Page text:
What to Do If Your Dog Has Diarrhea

Diarrhea often ensues from several systemic and other problems. It's occasionally caused by bad feeding. If it occurs only once or twice, it could be nothing more than a slight intestinal upset. A sudden shift in diet can bring it on; a swap from one brand of food to another is best done over a period of a few days, the new food gradually blended in increasing amounts with the old. Often diarrhea results from nervousness or fear brought on by unaccustomed journeys or exhilaration. Spoiled food, likewise, will cause it.

Diarrhea can be an sign of canine distemper or canine parvovirus, in which case the fecal matter emit a particularly foul odor. Intestinal parasites like hookworms and whipworms are also a chief cause. Serious diarrhea involving numerous daily evacuations, evil-smelling or blood-streaked stools, must be treated right away by a veterinarian.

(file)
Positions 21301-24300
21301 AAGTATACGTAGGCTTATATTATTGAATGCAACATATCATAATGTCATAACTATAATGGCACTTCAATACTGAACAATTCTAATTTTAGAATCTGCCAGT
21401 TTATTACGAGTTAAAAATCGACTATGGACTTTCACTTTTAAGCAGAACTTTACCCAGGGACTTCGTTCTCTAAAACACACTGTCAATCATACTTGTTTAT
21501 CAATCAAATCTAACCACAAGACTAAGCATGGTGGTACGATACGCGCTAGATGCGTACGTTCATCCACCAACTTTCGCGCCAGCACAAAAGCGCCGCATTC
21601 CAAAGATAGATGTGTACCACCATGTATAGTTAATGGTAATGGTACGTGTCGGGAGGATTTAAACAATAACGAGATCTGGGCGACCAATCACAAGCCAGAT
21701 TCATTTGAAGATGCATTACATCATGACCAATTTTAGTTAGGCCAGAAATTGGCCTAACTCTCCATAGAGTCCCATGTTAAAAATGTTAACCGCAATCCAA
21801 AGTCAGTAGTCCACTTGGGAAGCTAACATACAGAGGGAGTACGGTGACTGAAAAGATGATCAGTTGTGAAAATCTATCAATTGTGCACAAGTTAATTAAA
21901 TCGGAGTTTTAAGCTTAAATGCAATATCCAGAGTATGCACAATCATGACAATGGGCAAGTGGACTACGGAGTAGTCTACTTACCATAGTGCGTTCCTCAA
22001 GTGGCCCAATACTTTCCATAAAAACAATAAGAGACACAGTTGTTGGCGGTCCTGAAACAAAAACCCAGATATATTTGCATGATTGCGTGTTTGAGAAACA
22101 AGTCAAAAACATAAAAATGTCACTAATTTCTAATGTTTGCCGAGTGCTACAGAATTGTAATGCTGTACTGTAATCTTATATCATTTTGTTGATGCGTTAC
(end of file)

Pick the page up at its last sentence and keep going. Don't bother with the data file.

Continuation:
Mild or casual cases may be eased by the same treatment as for vomiting: withholding food and water for 12 to 24 hours, giving only ice cubes to lick, then extending water gradually, after a period of time. At the same time, Kaopectate or Donnagel, given based on your veterinarian's instructions, will help to stop the diarrhea and calm the stomach. Begin giving bland food after twenty-four hours.

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